Uncovering the modern entrepreneur in Australia

06 June 2021 Consultancy.com.au 5 min. read
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Entrepreneurs are the backbone of Australia’s economy. Small and family businesses generate more than one-third of the country’s GDP, and provide for two-thirds of all jobs on the island. Notably, that number is growing year-on-year. 

But who is the Australian entrepreneur? That is exactly the question Frost & Sullivan and Oracle NetSuite set out to answer in their new joint report ‘Entrepreneurs in Asia-Pacific’, for which they surveyed over 500 founder/leaders of small and family businesses across eight economies (including Australia).

The study’s main goal: Uncovering the Australian entrepreneur, and exploring what sets them apart from their counterparts in other countries. In doing so, the researchers looked at a range of professional and personal traits of entrepreneurs, from their background, characteristics and motivations, to Covid-19’s impact on their business, the attributes of their success and what they see as important trends for the future.

Jason Toshack, General Manager ANZ, Oracle NetSuite

To find out more about the Aussie-specific results, we asked Jason Toshack (General Manager ANZ at Oracle NetSuite) four questions: 

Who is the Aussie entrepreneur?

We continue to read about entrepreneurial wunderkinds, but the reality is a little different in Australia, as most entrepreneurs are currently aged 45+. Australians tend to start businesses later than their APAC counterparts as well – more Australians started their current venture older than any other APAC market surveyed. This indicates a preference to build experience first and learn the tools of the trade before going out on their own. 

In addition, gender balance in Australia is almost at parity – 54% male and 46% female – while across the rest of APAC, two-thirds of businesses are male owned. Indeed, it is encouraging to see homegrown success stories such as Melanie Perkins from Canva demonstrating that entrepreneurship is for everyone, regardless of gender or background.

There was a strong skew towards the retail sector of those surveyed, with a third of Australian entrepreneurs operating in this space (followed in second place by professional services at 20%). It’s also quite common for entrepreneurs to found additional businesses as 29% of Australian entrepreneurs have done this successfully. This vibrant mix of entrepreneurship shows that Australians really do adhere to the mantra of ‘having a go’.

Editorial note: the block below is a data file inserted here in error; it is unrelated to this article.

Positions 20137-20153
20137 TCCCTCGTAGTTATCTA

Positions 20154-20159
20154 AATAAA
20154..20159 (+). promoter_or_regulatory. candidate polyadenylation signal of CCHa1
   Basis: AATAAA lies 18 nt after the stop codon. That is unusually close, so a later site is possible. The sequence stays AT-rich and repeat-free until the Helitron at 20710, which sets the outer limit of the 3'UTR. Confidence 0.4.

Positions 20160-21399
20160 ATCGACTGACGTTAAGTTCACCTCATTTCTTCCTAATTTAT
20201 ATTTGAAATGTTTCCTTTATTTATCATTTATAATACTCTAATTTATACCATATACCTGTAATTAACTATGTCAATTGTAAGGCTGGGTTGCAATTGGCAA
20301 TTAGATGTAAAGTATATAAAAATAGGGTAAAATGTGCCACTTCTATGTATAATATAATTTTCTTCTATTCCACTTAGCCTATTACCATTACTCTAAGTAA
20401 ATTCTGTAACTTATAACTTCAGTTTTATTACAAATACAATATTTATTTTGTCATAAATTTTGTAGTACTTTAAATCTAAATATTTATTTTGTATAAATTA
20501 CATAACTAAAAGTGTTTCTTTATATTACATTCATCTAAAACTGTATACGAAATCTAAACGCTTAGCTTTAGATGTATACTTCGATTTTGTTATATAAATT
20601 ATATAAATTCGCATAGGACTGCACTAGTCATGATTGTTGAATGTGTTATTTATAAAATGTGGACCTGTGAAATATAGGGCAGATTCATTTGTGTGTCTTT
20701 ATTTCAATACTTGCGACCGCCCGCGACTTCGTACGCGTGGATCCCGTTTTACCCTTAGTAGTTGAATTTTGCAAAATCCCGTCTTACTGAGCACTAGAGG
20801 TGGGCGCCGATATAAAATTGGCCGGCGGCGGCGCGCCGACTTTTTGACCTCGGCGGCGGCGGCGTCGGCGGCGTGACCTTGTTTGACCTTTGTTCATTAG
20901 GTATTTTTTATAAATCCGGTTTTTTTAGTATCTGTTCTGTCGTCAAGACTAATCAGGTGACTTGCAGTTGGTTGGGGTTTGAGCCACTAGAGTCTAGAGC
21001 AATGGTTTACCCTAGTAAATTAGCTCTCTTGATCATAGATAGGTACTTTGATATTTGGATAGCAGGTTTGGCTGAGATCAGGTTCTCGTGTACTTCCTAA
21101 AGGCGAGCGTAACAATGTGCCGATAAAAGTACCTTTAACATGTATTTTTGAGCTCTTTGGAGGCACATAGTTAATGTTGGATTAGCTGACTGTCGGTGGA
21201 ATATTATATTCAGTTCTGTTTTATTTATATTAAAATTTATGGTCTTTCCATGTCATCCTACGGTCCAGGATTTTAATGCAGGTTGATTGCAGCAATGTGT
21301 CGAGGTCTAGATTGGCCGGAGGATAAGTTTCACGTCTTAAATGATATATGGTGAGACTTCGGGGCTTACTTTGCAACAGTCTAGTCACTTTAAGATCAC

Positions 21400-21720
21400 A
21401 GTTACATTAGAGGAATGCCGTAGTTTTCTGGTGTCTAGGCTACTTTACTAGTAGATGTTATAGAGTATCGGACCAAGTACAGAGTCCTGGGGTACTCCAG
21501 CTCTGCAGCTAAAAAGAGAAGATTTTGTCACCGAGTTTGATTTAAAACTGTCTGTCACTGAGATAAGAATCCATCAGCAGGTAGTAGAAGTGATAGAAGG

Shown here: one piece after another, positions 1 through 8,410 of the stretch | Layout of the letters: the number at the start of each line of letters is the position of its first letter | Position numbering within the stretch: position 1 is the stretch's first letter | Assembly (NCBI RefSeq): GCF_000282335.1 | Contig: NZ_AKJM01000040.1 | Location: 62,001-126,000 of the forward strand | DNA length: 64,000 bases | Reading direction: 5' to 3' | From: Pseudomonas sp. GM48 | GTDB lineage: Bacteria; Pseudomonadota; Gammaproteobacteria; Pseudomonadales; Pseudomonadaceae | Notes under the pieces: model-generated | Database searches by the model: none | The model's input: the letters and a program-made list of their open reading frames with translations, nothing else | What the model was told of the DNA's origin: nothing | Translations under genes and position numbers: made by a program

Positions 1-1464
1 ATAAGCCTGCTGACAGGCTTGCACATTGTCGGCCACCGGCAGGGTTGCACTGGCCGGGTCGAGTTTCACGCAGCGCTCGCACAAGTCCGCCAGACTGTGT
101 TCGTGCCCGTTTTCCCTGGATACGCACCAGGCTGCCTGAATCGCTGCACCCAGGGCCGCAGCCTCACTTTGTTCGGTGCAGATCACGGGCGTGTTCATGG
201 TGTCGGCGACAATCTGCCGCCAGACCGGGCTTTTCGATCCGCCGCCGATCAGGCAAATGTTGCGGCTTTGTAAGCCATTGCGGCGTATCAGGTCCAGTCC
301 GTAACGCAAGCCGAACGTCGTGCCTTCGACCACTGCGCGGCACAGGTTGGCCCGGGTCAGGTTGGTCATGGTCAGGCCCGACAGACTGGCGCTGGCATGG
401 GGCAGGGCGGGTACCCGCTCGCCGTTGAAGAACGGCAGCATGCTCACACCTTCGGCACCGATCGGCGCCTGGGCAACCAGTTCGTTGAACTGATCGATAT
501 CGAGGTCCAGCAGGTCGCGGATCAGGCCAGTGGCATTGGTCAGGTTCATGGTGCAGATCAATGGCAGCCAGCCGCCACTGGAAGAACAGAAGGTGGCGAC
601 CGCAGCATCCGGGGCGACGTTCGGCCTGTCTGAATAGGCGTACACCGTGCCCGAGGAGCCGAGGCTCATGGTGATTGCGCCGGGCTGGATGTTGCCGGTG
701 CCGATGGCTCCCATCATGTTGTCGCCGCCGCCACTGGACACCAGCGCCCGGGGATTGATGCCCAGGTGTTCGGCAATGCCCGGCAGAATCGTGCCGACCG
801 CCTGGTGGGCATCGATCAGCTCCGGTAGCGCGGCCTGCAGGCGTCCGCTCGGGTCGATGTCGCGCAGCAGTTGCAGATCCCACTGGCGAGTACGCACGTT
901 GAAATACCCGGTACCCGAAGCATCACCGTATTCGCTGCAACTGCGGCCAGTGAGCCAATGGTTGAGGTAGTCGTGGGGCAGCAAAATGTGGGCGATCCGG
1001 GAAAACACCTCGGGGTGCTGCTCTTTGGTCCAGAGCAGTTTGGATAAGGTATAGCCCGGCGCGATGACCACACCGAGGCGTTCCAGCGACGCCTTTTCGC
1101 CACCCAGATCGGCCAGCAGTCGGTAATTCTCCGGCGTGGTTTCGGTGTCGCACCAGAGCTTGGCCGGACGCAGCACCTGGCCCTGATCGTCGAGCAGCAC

Principal Motivation of Entrepreneurs, by Country

What helps entrepreneurs succeed?

‘A willingness to work hard’ was cited as the most important attribute (19% even ranked it number one) for success. But hard work does not equate to menial and manual processes, as evidenced by more than half of Australian (58%) entrepreneurs who said technology as ‘important’ or ‘very important’ for the success of their business. 

A great example of this is how the team at Bladnoch Distillery used technology to evolve operations during the height of Covid-19. Many of their customers, primarily hospitality businesses, were forced to close as lockdown conditions were imposed. Fortunately, Bladnoch had invested in technology ahead of time, so they could shift operations online and open e-commerce sites as an alternative sales channel. The result? Global whisky sales declined by 25%, yet Bladnoch enjoyed revenue growth of more than 20% thanks to their fast thinking and robust technology stack. 

Of course, there will be times when entrepreneurs don’t get it right or fail to prepare for the future adequately. When asked, ‘what is the most important lesson that you have learned as a business owner as a result of Covid-19’, ‘having a flexible business model (33%) and ‘having a crisis/contingency plan’ (20%) emerged as the two most significant lessons learned.

Measures of Business Success for Entrepreneurs, Asia-Pacific, 2020

How can consultants add value?

Consultants can add value by taking a step back and assessing the business from a more pragmatic perspective.

When entrepreneurs were asked what they would do differently if starting again, the number one response was to change things that aren’t working, more quickly. This is tricky when the business is your own – whether that’s due to attachment to an idea or because you might be too stuck into the work to realise changes are imperative.

A close second was “invest more time in business planning”. This is likely a lesson learned in arrears. Many entrepreneurs have a great vision, and the successful ones all have a great work ethic, but not all have the ability or the time to draw thorough roadmaps for their businesses.

These are areas where consultants can really shine and apply their business acumen and deep industry understanding to support the entrepreneur’s vision.

Entrepreneurs Who Believe their Business Has Succeeded So Far, by Country/Region

What’s next for entrepreneurs?

There is no one archetype for the modern Australian entrepreneur. They come from all walks of life and bring their skills and passion to the businesses they create. It is, however, clear that the Aussie entrepreneur is ready to put the hard miles in and stay resilient through thick and thin.

Despite tough times, it appears that the Aussie spirit is hard to break, as most Australian entrepreneurs (83 per cent) surfaced from the last year feeling confident about their businesses and next stage of growth. Using the right technology, being adaptable in the face of change and robust business and scenario planning are cornerstones that will serve entrepreneurs well.